Peer influence: Facebook, Twitter, alcohol and drugs

Peer influence: Facebook, Twitter, alcohol and drugs

(Medical Xpress)—When it comes to alcohol and drug use, peers can be just as influential online as they are in person, researchers at the University of Michigan School of Public Health say.

To gather what they believe to be the most comprehensive survey to date to look at how peers influence one another on Internet social platforms with regard to alcohol and marijuana use, the U-M researchers polled an online sample of 3,447 people ages 18-24 across the United States.

The research, appearing in the November issue of the Journal of Studies on Alcohol and Drugs and online now, found that greater online was associated with higher levels of drinking.

Sarah Stoddard and colleagues at the School of Public Health looked specifically at the association between and the presence of alcohol and marijuana content on Internet and perceived norms about posting such content.

The study found that those who thought their parents and peers would be upset if they viewed images of their drinking and drug use online were less likely to drink. Further, who reported more online were less likely to use alcohol.

For marijuana use, Stoddard and colleagues could not establish an association between online content and use of the substance. However, those who were concerned about negative reactions from others if they were to post images of drinking and drug use online were less likely to report marijuana use.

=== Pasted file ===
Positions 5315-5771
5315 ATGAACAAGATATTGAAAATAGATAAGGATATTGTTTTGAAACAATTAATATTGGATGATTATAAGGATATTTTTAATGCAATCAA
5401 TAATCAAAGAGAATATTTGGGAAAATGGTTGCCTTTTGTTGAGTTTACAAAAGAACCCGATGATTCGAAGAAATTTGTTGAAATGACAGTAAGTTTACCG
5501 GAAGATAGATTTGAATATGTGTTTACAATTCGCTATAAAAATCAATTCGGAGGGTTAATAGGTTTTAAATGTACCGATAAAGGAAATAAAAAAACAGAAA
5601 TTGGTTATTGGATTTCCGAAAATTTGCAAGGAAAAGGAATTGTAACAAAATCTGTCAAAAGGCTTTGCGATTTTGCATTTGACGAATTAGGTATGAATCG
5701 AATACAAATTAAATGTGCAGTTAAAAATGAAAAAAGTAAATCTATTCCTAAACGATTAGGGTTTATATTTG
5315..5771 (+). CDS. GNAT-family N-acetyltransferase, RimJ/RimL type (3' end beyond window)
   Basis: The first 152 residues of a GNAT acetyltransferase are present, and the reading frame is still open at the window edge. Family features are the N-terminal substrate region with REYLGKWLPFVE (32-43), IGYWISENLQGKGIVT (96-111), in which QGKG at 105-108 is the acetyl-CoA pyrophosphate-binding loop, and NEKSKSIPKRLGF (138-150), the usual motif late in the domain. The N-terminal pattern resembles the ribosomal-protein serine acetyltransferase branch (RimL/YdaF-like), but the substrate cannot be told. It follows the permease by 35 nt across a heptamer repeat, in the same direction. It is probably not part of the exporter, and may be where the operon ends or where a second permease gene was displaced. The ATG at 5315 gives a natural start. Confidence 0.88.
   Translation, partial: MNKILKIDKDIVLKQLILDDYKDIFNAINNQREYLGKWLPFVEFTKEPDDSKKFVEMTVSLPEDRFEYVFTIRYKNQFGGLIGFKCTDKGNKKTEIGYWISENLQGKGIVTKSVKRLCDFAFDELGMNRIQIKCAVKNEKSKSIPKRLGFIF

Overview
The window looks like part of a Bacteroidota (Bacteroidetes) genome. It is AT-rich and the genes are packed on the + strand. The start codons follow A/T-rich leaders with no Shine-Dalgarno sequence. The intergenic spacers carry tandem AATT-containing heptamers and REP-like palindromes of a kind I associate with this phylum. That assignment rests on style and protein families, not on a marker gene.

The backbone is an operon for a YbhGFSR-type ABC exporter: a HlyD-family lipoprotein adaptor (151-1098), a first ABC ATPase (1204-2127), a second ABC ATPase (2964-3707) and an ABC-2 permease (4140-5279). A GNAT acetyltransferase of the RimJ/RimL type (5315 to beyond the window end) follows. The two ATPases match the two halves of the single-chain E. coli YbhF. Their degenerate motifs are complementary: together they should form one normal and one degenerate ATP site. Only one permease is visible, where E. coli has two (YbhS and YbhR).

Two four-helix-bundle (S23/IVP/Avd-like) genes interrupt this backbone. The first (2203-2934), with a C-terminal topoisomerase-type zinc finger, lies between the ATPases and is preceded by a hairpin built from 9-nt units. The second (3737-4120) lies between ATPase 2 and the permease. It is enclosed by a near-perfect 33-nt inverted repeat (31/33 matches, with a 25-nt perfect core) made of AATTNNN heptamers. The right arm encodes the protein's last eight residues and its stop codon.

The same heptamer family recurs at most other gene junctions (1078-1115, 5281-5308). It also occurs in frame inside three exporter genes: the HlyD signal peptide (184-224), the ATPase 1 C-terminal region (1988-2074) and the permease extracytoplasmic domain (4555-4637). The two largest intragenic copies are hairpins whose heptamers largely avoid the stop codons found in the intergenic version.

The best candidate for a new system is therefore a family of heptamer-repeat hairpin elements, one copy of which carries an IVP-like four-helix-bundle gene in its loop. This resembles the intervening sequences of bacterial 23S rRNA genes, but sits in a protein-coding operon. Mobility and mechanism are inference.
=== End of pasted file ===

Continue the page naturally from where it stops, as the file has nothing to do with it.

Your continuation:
In addition, the researchers found that alcohol use was associated with the number of images of such activity on the respondents' social sites.

"We were surprised, however, that attitudes about whether it was ok to post images and updates about drinking were not associated with alcohol use. If you see what peers are doing, it perhaps is more socially acceptable," said Stoddard, research assistant professor of and at the School of Public Health.

"This information suggests use of these social platforms could be a good way to reach young adults with messages about alcohol and marijuana use and other health behaviors. And images may be effective in a social networking environment."

add to favorites email to friend print save as pdf

Related Stories

Recommended for you

Immunotherapy inhibits heroin effects in research animals

Jan 20, 2015

Immunotherapy could have a place in the treatment of substance abuse in the future. A specific antibody can reduce the acute effects of heroin, according to a new experimental study at the Norwegian Institute ...

Opinion: Will legal marijuana lead to more addicts?

Jan 14, 2015

At present, cannabis is fully legalized in Colorado and Washington and will soon be fully legalized in Oregon and Alaska. Additionally, medical cannabis is legal in 23 states. The writing is on the wall that more and more states are going to legal ...

Alcohol warnings from parents matter

Jan 08, 2015

Parenting practices and restrictions when it comes to alcohol use can make a difference with adolescent drinking, and there is considerable value to consistent and sustained parental attitudes about drinking, ...

User comments

Please sign in to add a comment. Registration is free, and takes less than a minute. Read more

Click here to reset your password.
Sign in to get notified via email when new comments are made.